Data for Data’s Sake

As a community manager, I always feel that I have a general sense of my community’s health. I spend the majority of my day within my community – posting, responding and moderating. Because of that, I can tell someone when people are overall happy or overall pissed to the point of rebellion and/or mass rioting.

Feelings don’t get management’s attention, though. And they definitely don’t get you money to increase budget. Data does.

But data can be tricky when it comes to measuring social. We are going through mass growth when it comes to data that is available today for analysis. Between Facebook Insights and listening platforms like Radian6 and Sysomos, it can be hard to know what numbers to pay attention to and what really doesn’t matter at all.

(Warning: This post does not give you answers to that. Sorry, dudes.)

I’m here to warn you not to make the crucial error that so many community managers are making: sharing data for data’s sake.

It’s happened to me and it will happen to you: A manager wants you to make a presentation on how successful your community is. You’ve been telling them about how engagement is up and now they want to see it. You collect all the numbers, like reach, virality and total fans. You even pull some pretty little graphs into your presentation to show demograhics. You’re going to look like a star…right?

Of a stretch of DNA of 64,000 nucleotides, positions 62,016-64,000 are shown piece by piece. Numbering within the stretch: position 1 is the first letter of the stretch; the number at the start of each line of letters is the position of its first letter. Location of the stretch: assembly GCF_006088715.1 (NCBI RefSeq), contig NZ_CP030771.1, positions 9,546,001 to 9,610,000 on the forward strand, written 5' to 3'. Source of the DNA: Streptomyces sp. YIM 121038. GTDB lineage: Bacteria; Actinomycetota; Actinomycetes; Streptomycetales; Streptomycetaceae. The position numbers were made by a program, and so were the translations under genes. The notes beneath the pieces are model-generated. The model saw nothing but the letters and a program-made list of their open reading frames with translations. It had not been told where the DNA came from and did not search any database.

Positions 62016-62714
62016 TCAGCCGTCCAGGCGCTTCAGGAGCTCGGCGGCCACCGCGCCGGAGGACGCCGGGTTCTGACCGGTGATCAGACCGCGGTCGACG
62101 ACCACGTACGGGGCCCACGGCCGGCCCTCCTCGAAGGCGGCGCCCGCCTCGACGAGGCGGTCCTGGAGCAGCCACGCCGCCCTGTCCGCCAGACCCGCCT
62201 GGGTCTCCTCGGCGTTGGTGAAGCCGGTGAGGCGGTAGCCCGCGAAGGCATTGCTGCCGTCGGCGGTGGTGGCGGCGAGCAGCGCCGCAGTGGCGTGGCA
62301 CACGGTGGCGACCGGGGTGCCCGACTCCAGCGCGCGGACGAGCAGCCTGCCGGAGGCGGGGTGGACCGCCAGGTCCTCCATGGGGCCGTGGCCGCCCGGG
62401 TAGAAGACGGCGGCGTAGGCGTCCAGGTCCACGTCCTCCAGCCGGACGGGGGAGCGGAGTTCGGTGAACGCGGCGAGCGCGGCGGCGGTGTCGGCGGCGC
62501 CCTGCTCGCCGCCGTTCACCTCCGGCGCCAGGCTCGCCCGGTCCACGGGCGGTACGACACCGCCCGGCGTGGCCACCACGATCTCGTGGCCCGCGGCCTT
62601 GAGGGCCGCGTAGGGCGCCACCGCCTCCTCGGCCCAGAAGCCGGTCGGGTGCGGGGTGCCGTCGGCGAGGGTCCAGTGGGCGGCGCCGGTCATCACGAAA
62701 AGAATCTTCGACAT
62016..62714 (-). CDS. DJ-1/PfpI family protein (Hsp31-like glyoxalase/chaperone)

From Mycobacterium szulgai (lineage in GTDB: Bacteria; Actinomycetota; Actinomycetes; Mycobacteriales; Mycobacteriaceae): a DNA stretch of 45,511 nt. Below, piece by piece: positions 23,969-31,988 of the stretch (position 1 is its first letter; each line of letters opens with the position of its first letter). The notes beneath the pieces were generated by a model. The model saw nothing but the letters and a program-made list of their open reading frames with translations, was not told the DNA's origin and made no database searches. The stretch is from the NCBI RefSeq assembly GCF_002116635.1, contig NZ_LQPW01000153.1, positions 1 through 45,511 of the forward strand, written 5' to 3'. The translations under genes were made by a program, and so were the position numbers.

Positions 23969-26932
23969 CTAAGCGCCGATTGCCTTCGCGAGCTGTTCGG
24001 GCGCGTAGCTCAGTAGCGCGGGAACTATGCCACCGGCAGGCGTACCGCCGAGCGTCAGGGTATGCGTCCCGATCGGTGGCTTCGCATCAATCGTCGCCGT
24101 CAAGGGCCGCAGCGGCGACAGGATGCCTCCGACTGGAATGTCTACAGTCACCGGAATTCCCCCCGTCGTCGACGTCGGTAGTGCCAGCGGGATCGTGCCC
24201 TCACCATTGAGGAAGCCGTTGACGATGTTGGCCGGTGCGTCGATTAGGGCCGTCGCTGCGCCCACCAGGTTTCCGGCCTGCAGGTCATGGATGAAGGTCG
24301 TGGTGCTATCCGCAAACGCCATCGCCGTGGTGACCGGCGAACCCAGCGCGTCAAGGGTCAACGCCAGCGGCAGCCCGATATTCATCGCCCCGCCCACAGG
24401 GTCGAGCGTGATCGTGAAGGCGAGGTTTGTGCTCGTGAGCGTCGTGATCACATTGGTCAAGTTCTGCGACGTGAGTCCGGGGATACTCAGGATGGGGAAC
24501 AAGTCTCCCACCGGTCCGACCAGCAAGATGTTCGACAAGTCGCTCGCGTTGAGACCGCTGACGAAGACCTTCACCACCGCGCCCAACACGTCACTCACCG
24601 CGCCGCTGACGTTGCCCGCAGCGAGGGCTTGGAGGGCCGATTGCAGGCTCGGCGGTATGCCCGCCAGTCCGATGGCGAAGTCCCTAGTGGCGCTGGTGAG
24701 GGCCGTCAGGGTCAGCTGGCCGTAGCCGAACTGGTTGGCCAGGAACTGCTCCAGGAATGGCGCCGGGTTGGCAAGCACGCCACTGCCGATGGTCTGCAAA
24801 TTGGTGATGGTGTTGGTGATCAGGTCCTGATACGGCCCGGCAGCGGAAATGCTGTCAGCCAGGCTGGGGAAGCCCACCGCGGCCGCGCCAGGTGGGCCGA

You’re going to look like a rookie who is just shoving numbers onto a slide for the hell of it.

No one wants data that is meaningless.What you and they want are actionable social insights. What are social insights? Social data you can do something with (love, Captain Obvious).  

I want to present my management team with numbers I know I can improve upon – with or without a larger budget. For a community manager, these are numbers are related to interactions.

Another key part of social insights is presenting numbers you fully understand. If you don’t know why a certain number is larger than the previous month, don’t present it. Even if it looks big, pretty and successful. Someone will ask you what it means. Trust me…

So let’s come together and start sharing more meaningful, actionable social insights. What is the most meaningful, actionable insight you use?


Leave a Reply

Fill in your details below or click an icon to log in: Logo

You are commenting using your account. Log Out /  Change )

Google+ photo

You are commenting using your Google+ account. Log Out /  Change )

Twitter picture

You are commenting using your Twitter account. Log Out /  Change )

Facebook photo

You are commenting using your Facebook account. Log Out /  Change )

Connecting to %s